More than 75,000 vehicles in Singapore are affected by a worldwide recall caused by a potentially fatal flaw in the airbag system, the Land Transport Authority (LTA) revealed yesterday.
Japanese company Takata, which supplies a fifth of the world's airbags, has said that at least 36 million vehicles around the world - 34 million in the United States alone - need parts replaced after finding that an inflator module can propel shrapnel when the airbag is deployed.
Six fatalities, including one in Malaysia, have been linked to the problem, along with more than 100 injuries.
The LTA said dealerships here are still establishing the number of vehicles needing attention, "given the large numbers of vehicles affected worldwide".
Toyota and Honda vehicles make up most of the models affected here, but only BMW agent Performance Motors has started replacing the airbag component in affected cars.
Other dealerships are still waiting for parts from Takata.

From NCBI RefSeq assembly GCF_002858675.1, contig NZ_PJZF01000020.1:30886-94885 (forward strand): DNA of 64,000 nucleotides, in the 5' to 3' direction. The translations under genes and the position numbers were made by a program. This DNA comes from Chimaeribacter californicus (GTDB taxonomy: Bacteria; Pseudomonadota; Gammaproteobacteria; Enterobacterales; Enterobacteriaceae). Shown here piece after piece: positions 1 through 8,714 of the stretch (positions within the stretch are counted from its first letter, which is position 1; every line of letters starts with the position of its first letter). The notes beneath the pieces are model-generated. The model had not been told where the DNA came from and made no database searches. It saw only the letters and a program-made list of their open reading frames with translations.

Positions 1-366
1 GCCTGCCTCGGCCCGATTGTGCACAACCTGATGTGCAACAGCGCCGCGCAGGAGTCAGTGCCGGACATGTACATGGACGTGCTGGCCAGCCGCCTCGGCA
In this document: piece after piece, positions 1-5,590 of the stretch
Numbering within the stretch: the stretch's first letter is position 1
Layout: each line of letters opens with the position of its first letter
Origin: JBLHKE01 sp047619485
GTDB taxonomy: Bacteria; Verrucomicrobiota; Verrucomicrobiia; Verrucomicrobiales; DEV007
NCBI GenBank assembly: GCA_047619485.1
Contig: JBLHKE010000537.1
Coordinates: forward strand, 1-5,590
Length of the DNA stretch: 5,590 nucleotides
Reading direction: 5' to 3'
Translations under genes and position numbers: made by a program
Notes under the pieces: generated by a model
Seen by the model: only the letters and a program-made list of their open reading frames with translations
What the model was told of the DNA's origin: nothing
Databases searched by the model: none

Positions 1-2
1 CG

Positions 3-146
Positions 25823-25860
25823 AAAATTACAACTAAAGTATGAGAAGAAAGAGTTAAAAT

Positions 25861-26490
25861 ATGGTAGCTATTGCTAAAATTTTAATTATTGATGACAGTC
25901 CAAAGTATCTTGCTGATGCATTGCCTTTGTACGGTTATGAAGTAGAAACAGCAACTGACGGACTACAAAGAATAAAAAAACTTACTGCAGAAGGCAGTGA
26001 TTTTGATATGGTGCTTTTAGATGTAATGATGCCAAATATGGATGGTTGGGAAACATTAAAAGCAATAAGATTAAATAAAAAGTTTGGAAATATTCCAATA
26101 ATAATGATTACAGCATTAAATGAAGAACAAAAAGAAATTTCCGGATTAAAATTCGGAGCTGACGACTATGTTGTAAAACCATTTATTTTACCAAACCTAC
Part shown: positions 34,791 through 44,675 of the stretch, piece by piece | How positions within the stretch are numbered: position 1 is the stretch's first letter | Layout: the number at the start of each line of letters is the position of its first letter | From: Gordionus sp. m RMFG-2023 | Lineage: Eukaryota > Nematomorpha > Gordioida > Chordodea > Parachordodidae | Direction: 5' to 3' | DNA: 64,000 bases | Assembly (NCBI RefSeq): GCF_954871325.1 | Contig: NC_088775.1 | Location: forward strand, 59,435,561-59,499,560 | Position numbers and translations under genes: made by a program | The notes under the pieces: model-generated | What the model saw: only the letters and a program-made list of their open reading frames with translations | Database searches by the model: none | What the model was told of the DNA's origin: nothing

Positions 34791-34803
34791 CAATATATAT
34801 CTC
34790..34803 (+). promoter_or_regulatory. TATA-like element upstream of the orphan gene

Preliminary estimates indicate that 37,000 Toyotas made between 2001 and 2007, 32,000 Hondas, 4,600 Subarus and 4,000 Nissans here are affected, along with an undetermined number of Mazdas.
The LTA, which requires manufacturers and dealers to announce recalls and fix the flaws, said the Toyota models include the Camry, Corolla, Picnic, RAV4, Vios and Yaris.
For Honda, the models include the City, Civic, CR-V, Jazz and Stream. The Cefiro, Prairie, Presage, Sunny and X-Trail are among Nissans to be recalled.
Several thousand BMW 3-series are affected, but BMW Asia said that since these cars were made between 1999 and 2006, most have reached their 10-year statutory lifespan and have been scrapped. Only 160 are still on the road and, of these, 60 per cent have been fixed.
Mr Ron Lim, general manager of Nissan agent Tan Chong Motor, said the Nissans affected were those made between 2004 and 2007. He estimates that 3,000 are still on the road.
"The earliest expected commencement for (parts) replacement is August," he said.
Toyota agent Borneo Motors said it is waiting for the manufacturer to deliver the parts.
It is not known how affected cars sold by parallel importers - some of which are no longer in business - will be fixed.
But Mr Nicholas Wong, general manager of Honda agent Kah Motor, said: "It is safe for customers to continue driving their cars. We will contact them once we have received the parts."
Nonetheless, marketing executive Li Yinfu, 48, who owns an eight-year-old Nissan X-Trail, said: "It is certainly worrying to hear of such problems."